Recommended reading: using Difference in Differences to evaluate vertical health and social care integration in Scotland

Recommended reading: using Difference in Differences to evaluate vertical health and social care integration in Scotland

Key Topics
Quasi-experimental methods Interest Group
Tools & Methods

Scotland (UK)

Care integration/ coordination

11 Oct 2023

Javiera Cartagena-Farias

Care Policy  and Evaluation Centre, London School of Economics and Political Science

The integration between health and social care services is at the core of current policies in many developed countries. It is believed that closer integration of the services provided by healthcare and social care organisations is vital for improving system efficiency and effectiveness, as well as population health and long-term care outcomes. For instance, it may help to reduce hospital lengths of stays for the medically fit (delayed discharges) and reduce mortality among patients and service users.

Alonso and Andrews (2022) explain in this paper that there are four main types of integration within healthcare systems: functional (i.e. co-ordination of support functions, such as planning, finance and IT); organizational (i.e. creation of networks, mergers or joint contracts); professional (i.e. joint-working between different groups of healthcare specialists); and, clinical (i.e. co-ordination of patient-centred services). Each of these types of integration can occur horizontally (i.e. across the same level within the system) or vertically (i.e. across different levels within the system).

The authors use a quasi-experimental approach, Difference in Differences (DiD), to compare the impact of the full vertical integration of health and social care organisations in all local areas across Scotland (treated group) against a comparison group (local areas in North-East England)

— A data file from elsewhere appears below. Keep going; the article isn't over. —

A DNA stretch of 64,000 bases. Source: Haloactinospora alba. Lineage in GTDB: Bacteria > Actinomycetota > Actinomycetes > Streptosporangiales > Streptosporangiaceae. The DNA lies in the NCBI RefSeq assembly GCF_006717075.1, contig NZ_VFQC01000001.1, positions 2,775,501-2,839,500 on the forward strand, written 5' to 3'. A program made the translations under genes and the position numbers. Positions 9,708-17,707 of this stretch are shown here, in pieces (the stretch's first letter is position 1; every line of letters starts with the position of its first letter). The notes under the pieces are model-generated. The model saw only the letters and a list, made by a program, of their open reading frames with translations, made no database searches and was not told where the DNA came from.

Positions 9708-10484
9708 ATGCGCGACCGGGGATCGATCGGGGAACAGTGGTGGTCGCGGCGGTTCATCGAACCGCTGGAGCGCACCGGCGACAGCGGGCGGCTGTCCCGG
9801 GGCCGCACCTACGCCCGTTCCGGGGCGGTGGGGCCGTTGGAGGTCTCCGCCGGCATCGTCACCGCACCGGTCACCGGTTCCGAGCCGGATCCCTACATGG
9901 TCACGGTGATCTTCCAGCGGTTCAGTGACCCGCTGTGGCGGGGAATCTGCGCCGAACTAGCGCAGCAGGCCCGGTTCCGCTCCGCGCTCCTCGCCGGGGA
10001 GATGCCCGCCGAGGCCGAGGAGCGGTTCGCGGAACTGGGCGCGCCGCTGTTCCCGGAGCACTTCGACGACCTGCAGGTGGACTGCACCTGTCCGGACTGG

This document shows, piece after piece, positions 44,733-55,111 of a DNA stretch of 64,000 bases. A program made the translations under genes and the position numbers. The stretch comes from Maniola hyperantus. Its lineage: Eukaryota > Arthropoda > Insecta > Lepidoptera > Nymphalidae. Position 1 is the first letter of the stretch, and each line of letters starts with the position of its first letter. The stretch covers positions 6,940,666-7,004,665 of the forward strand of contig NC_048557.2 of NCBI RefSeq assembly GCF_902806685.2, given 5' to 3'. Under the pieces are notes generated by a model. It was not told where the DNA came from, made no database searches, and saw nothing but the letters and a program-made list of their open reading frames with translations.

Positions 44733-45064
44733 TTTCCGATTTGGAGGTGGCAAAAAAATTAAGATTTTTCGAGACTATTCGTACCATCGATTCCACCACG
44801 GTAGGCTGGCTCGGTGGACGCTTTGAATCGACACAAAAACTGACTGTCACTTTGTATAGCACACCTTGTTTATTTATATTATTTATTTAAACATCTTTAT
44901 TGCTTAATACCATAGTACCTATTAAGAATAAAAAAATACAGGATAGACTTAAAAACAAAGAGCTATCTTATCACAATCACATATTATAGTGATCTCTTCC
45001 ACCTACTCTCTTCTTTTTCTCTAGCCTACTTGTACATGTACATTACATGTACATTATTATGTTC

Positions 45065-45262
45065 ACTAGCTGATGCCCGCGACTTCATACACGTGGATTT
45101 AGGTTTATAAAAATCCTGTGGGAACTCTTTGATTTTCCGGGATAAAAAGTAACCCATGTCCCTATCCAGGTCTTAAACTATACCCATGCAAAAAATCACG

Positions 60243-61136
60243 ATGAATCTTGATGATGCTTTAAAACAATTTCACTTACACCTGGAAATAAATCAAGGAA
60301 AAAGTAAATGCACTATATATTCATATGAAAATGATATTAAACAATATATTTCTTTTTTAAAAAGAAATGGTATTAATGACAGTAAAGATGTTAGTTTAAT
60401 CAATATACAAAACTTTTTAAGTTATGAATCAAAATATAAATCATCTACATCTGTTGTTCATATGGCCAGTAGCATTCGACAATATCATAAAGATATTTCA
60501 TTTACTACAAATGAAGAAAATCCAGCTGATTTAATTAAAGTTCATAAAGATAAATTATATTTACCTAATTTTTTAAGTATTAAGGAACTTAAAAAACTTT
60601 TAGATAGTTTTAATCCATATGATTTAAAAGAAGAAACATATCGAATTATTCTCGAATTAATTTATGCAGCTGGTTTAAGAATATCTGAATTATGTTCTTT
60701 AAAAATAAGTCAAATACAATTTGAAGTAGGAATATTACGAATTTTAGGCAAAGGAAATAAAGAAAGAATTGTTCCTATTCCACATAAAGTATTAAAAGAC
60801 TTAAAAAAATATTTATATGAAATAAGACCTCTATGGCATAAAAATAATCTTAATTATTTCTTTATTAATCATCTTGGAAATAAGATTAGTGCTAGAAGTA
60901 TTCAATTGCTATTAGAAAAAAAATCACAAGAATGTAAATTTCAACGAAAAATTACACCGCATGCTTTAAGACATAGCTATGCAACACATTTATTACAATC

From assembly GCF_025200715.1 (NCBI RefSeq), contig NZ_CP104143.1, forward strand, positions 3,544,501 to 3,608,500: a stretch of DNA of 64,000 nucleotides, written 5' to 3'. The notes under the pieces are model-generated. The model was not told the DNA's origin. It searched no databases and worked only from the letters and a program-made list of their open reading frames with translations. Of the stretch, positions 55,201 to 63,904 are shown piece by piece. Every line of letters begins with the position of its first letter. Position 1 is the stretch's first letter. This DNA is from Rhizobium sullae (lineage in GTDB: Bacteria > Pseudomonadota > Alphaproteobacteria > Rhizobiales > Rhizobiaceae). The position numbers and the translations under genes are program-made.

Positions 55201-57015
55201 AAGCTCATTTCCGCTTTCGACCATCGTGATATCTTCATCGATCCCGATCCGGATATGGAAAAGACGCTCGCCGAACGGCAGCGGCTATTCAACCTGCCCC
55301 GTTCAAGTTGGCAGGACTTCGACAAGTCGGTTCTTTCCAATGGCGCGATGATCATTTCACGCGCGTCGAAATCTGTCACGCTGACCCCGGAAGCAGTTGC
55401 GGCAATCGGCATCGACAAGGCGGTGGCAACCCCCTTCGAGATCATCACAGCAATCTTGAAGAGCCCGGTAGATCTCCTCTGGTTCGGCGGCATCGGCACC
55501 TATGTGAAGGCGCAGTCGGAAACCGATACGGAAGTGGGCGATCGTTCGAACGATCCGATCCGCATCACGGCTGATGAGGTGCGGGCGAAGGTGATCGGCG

Main findings:

  • Vertical integration of health and social care can enhance patient outcomes.
  • Delayed hospital discharges fell after the creation of statutory integration authorities.
  • Premature mortality is unaffected by vertical integration of health and social care.

The authors interpret the findings to mean that vertical integration may improve efficiency and the experiences of patients, but that improvements in broader health outcomes are more difficult to achieve.

What does the DiD approach involve?

DiD is a quasi-experimental technique that makes use of longitudinal data to create an appropriate counterfactual to estimate a causal effect. DiD is typically used to estimate the effect of a specific social programme or policy change by comparing the changes in outcomes over time between those receiving the intervention (the intervention/treated group) and a population that is not (the control/comparison group).

A simple description of this approach can be found in a blog by Figarri Keisha. More details are also available in Cameron&Trivedi and Wooldridge books.

The paper by Alonso and Andrews is published in:

Alonso, J.M. and Andrews R. (2022) Does vertical integration of health and social care organizations work? Evidence from Scotland. Social Science & Medicine, 307